Judgment delivered on 18 January 2018
A, B, C and D
(all represented by Attorney Christian Dahlager)
The Danish Ministry for Economic Affairs and the Interior
(Attorney Sune Fugleholm)
Intervener for the Appellants:
The Danish Institute for Human Rights
Not in contravention of the Constitution or Denmark's international obligations to strip people who have been deprived of their legal capacity under the Guardianship Act of their right to vote for Danish Parliament
The issue in this case concerned, in particular, whether it was in contravention of Section 29 of the Danish Constitution, the European Human Rights Convention or the UN Disability Convention that A, B, C and D (the Appellants) were stripped of their right to vote for the Danish Parliament in 2015 because they had been deprived of their legal capacity under Section 6 of the Danish Guardianship Act. If this was found to be the case, the Supreme Court was also to consider the issue of compensation.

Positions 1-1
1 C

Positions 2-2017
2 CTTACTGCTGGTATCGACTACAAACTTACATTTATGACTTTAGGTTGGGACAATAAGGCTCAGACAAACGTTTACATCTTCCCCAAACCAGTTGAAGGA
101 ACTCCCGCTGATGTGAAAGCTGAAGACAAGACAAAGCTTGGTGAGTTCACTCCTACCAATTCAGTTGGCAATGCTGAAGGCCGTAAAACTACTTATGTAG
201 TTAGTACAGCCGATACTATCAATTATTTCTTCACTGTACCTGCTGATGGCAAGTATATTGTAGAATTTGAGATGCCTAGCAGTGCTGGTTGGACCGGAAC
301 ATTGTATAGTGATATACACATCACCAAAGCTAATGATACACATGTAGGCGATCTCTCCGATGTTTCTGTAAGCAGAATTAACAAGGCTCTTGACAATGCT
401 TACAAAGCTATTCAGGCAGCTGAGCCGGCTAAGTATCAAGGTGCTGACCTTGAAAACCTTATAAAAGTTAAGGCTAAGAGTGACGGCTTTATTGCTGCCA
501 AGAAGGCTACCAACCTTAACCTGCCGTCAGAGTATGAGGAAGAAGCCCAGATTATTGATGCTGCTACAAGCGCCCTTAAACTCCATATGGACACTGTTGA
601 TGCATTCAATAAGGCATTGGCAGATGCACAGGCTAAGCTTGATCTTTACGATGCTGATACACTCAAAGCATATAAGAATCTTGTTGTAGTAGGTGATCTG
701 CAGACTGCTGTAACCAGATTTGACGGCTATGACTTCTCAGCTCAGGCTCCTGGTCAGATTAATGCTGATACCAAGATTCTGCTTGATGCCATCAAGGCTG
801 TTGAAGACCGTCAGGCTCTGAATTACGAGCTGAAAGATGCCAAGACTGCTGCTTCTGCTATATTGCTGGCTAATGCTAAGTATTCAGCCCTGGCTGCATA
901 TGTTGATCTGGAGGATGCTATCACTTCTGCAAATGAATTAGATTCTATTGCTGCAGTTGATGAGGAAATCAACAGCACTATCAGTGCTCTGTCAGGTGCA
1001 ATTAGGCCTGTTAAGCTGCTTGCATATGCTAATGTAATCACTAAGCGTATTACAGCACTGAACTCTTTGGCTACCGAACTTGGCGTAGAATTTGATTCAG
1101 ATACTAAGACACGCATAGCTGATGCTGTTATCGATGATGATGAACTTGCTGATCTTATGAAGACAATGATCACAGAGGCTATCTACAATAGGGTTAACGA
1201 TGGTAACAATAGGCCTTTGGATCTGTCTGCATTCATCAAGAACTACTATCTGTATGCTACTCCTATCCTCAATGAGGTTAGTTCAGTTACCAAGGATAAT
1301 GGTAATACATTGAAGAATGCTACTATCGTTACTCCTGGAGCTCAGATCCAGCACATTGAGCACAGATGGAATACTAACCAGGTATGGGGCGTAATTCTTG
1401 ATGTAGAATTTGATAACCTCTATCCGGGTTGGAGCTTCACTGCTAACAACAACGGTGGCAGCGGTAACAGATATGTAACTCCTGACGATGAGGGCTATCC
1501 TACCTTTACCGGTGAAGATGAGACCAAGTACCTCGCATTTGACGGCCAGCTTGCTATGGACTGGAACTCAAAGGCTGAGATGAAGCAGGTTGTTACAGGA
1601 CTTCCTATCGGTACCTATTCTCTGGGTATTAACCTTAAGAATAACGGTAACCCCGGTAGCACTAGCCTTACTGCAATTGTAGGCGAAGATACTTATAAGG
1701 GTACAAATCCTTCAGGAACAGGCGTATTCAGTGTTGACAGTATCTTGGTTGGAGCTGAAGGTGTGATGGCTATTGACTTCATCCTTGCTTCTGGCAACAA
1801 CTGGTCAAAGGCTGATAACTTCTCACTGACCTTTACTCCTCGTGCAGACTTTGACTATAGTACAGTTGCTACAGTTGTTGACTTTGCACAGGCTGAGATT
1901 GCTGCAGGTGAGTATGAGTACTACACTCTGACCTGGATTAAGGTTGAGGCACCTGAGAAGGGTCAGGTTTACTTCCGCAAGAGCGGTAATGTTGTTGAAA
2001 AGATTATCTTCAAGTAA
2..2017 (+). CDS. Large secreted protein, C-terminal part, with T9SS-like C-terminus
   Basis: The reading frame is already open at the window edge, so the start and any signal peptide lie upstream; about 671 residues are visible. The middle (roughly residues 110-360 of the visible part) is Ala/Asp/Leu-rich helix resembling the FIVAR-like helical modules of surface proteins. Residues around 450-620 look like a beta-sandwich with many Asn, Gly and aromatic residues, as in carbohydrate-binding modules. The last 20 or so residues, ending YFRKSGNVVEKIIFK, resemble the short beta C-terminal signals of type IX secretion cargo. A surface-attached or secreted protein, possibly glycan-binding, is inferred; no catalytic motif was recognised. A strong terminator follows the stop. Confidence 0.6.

According to Section 29 of the Constitution, people who have been declared incapable of conducting their own affairs do not have the right to vote for Parliament. The Supreme Court found that people who have been deprived of their legal capacity under Section 6 of the Guardianship Act must be regarded as having been declared incapable of conducting their own affairs within the meaning of the Constitution and are thus not entitled to vote for Parliament. Section 1 of the Danish Act on Parliamentary Elections has been worded to reflect this. Accordingly, regardless of what follows from Denmark’s international obligations, the Appellants’ claim that they were entitled to vote for the 2015 parliamentary election was not upheld.
Further, the Supreme Court did not find any basis for concluding that the provision in Section 29 of the Constitution is in contravention of the European Human Rights Convention or the UN Disability Convention. For this reason alone, the Appellants had no right to compensation.
The High Court had reached the same conclusion.